10:28 AM, January 23, 2009
The detritus of a school lunch isn’t pretty. It’s a smorgasbord of smashed crackers and fermenting edamame, most of it ensconced in little plastic bags destined for lifelong preservation in a landfill. Multiply that by millions, and you have the daily reality of the lunch-making American mom. Pack it, send it, trash it. Rewind and repeat.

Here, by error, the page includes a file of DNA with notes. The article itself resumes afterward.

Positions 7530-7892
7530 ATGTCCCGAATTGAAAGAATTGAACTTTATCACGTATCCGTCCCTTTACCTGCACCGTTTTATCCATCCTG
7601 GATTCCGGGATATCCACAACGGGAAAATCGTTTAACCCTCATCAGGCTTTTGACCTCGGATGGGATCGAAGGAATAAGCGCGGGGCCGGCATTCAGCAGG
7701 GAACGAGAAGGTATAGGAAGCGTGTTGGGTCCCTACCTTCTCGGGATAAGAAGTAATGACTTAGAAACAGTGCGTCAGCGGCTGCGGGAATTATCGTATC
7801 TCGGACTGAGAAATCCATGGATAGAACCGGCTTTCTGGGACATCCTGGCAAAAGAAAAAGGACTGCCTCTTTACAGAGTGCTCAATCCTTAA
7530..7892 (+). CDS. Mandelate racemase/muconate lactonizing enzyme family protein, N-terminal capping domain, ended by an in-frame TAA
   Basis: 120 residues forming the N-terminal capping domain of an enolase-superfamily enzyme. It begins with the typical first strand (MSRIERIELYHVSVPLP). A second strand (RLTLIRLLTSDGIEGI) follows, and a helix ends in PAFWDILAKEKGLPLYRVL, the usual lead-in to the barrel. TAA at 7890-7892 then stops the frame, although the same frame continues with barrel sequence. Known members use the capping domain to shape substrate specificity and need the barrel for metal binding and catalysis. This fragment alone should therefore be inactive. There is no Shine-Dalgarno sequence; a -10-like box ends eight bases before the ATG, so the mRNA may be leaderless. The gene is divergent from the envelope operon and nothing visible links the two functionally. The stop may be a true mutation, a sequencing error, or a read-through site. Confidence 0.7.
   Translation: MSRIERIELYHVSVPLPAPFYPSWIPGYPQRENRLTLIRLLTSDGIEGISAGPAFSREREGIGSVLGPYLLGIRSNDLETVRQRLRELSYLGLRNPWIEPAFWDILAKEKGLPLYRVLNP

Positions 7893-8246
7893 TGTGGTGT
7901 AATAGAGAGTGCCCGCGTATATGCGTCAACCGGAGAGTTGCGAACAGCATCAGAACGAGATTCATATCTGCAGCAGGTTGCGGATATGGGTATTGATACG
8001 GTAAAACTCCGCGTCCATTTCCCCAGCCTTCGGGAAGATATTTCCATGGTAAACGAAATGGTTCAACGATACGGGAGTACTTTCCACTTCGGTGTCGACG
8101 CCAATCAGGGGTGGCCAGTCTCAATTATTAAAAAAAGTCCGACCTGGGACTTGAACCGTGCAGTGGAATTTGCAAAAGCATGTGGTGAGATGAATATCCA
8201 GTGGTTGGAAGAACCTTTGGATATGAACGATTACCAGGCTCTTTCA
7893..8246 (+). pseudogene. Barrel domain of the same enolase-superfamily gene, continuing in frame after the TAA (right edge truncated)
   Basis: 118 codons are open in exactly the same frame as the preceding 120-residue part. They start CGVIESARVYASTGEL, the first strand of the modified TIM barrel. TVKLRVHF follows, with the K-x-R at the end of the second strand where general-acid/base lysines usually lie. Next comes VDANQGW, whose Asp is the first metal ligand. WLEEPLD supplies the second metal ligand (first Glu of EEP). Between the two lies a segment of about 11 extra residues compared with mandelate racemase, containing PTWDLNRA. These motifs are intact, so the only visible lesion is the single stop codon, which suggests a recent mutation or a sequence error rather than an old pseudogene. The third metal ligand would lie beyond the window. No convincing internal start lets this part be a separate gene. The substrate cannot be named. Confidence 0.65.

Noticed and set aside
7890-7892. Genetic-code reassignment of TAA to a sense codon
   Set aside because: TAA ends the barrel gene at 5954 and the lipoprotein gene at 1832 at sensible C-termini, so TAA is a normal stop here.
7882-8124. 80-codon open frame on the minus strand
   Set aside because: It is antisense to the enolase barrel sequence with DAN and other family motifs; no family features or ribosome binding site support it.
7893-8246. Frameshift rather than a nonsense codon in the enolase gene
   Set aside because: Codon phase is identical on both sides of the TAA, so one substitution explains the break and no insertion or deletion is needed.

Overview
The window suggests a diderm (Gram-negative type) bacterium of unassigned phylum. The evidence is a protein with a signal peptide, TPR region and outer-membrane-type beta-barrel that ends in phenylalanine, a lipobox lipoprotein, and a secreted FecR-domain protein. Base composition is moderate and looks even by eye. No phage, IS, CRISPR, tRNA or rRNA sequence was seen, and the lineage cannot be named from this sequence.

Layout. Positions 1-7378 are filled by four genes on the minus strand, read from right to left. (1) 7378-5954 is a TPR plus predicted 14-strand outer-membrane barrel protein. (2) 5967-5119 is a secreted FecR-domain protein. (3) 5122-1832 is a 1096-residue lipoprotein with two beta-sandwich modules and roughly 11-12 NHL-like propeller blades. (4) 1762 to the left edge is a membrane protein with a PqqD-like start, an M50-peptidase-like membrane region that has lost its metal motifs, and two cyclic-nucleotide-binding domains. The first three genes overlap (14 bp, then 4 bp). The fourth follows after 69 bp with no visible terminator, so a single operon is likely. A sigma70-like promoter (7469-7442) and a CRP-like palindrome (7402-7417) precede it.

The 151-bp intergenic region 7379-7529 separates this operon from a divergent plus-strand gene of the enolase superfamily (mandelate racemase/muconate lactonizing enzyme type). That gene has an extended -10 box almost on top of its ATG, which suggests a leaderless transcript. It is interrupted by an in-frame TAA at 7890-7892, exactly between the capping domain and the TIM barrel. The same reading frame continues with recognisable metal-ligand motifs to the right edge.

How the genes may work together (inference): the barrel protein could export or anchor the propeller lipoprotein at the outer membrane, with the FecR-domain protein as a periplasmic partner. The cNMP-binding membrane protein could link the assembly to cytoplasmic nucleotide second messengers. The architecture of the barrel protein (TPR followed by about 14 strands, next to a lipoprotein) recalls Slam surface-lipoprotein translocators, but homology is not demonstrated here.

That was the situation for Arlene Wilske — a mom (and former airline pilot) who decided to put an end to the plastic madness. When the Dana Point mother of two realized she was using six baggies a day packing lunches for her kids, she set to work designing a line of reusables. Wanting a material that was soft (so it fit in her kids’ lunch boxes), durable (to withstand repeated washings) and approved for use with food by the U.S. Food and Drug Administration, she decided upon lightweight, rip-stop nylon coated with the same FDA-approved material that’s used on food-processing-plant conveyor belts. The result was Dajo bags in two designs — sandwich and snack.